Google, Trump, Tiger Woods: Your Monday Briefing

In 1962, less than half of India’s women voted. By 2014, that figure had shot up to 66 percent. This year, many expect women’s votes to outnumber men’s.

That could be a political game changer.

“Women are getting more educated, they’re more emancipated, they’re more independent,” said Prannoy Roy, a co-founder of India’s NDTV news channel and a veteran poll analyst.

Women have generally shown less support for Prime Minister Narendra Modi’s Bharatiya Janata Party. In 2014, if only women had voted, the B.J.P wouldn’t have won the historic majority it did in the lower house of Parliament, according to Mr. Roy, who analyzed the data for his new book, “The Verdict: Decoding India’s Elections.”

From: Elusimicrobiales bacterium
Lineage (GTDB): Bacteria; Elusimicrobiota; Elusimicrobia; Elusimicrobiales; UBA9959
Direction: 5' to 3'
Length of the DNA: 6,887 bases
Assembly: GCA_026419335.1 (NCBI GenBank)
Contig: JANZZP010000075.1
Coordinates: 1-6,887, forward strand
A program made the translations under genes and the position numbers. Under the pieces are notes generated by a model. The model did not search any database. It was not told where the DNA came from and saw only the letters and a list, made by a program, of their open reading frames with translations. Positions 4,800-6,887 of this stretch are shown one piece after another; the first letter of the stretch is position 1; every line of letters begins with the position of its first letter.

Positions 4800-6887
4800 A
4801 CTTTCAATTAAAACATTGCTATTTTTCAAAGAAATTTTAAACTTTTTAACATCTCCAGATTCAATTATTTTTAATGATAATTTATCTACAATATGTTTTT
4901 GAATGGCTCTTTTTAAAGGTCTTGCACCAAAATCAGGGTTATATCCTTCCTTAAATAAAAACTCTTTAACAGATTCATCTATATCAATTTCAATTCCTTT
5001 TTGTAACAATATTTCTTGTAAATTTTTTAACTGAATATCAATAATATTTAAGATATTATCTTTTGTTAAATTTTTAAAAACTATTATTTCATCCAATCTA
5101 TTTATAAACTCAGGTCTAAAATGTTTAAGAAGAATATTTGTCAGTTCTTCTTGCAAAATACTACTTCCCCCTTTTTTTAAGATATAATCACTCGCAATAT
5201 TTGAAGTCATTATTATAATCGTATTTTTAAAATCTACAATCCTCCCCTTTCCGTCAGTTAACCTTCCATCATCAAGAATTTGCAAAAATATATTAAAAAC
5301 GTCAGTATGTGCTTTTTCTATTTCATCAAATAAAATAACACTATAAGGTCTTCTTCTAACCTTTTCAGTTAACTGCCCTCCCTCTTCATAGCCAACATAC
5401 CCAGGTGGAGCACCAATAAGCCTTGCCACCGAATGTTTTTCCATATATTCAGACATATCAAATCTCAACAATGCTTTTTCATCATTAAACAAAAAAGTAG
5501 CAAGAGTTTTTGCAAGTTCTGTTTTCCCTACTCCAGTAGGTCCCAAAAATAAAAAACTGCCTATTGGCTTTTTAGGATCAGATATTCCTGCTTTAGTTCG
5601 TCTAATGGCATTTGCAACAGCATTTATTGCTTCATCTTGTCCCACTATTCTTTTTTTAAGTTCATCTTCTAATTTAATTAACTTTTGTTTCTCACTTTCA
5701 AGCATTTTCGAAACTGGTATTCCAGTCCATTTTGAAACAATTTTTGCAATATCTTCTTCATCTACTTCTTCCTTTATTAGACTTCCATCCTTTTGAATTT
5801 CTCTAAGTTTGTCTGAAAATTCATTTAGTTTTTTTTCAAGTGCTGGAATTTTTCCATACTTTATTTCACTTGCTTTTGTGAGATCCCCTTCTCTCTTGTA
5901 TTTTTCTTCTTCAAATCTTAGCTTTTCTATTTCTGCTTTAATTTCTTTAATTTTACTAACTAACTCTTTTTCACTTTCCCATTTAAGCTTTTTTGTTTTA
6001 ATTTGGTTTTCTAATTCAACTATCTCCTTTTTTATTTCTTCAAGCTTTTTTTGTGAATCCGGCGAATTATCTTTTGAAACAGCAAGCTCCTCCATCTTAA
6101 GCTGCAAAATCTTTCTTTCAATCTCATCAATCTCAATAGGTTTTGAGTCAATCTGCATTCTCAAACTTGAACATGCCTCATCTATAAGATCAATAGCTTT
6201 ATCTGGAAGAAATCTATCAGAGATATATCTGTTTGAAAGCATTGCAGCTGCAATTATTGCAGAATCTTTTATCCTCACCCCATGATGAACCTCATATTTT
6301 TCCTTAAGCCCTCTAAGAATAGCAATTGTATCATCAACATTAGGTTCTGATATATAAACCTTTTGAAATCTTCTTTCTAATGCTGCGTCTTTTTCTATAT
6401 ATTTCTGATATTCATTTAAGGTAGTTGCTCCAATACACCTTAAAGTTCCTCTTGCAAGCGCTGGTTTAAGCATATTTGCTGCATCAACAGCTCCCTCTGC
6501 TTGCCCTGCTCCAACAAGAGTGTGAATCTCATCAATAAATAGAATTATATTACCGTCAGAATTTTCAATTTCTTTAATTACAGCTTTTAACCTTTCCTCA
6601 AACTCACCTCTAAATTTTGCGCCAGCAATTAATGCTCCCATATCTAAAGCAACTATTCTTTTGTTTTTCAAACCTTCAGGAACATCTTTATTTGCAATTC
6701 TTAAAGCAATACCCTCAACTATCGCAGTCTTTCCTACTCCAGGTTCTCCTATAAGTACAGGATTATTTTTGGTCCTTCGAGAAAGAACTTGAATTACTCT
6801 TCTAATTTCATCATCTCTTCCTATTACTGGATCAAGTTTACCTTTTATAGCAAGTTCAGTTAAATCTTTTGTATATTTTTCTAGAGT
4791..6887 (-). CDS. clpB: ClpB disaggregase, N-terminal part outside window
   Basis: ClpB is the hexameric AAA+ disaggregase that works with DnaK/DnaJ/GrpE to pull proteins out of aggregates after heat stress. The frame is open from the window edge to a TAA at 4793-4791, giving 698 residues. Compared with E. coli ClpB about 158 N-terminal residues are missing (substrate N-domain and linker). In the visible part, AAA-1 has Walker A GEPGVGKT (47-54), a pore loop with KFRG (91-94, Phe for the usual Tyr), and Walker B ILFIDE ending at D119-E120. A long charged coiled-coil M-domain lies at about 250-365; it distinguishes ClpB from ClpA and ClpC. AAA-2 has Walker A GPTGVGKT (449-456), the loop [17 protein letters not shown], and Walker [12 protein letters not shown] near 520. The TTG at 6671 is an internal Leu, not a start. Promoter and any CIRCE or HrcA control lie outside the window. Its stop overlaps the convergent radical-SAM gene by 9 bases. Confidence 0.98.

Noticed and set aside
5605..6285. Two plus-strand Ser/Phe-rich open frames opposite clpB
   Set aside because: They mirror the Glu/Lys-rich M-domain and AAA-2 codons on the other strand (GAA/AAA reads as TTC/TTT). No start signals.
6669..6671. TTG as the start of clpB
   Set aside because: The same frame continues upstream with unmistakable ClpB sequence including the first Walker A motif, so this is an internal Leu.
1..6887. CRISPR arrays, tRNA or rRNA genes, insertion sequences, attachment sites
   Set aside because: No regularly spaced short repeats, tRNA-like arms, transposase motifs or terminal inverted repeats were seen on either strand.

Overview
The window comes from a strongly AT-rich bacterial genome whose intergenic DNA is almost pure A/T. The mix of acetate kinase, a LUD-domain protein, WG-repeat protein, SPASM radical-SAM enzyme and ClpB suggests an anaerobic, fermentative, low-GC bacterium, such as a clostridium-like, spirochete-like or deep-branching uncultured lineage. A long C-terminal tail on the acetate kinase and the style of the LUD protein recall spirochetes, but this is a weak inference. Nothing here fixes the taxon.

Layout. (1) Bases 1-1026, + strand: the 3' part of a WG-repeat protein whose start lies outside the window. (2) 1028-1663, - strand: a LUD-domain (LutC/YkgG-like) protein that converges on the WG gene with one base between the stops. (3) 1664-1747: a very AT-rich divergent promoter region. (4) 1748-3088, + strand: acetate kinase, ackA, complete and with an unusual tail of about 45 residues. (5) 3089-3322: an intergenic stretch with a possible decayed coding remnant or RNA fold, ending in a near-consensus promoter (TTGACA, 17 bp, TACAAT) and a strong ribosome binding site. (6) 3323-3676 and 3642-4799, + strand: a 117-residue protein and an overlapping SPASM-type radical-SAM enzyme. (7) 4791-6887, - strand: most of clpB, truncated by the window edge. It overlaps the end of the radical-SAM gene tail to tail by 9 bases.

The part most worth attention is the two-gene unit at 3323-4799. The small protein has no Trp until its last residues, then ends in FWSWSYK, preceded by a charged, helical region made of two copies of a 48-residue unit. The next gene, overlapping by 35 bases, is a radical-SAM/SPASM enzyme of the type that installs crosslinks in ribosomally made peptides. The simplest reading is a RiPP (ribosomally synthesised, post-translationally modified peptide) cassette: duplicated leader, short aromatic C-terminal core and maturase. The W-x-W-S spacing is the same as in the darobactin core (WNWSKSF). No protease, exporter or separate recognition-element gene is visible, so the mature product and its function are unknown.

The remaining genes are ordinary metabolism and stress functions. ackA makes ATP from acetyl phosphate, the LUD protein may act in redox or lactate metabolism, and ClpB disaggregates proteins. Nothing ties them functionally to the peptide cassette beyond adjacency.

What do women care about in this election? Jobs, Mr. Roy said.

Record unemployment has hit women particularly hard. According to the Center for Monitoring Indian Economy, an independent think tank, of the 11 million jobs India lost in 2018, 8.8 million had been held by women.

It’s little surprise, then, that several political parties, including the B.J.P. and the Congress Party, have proposed policies specifically intended to improve the job picture for women.

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Brazil: President Jair Bolsonaro’s first 100 days in office have been turbulent. He has the lowest popularity rating of any first-term president at this point in a tenure since democracy was restored in the mid-1980s. Many in Brazil believe Mr. Bolsonaro has been his own worst enemy.

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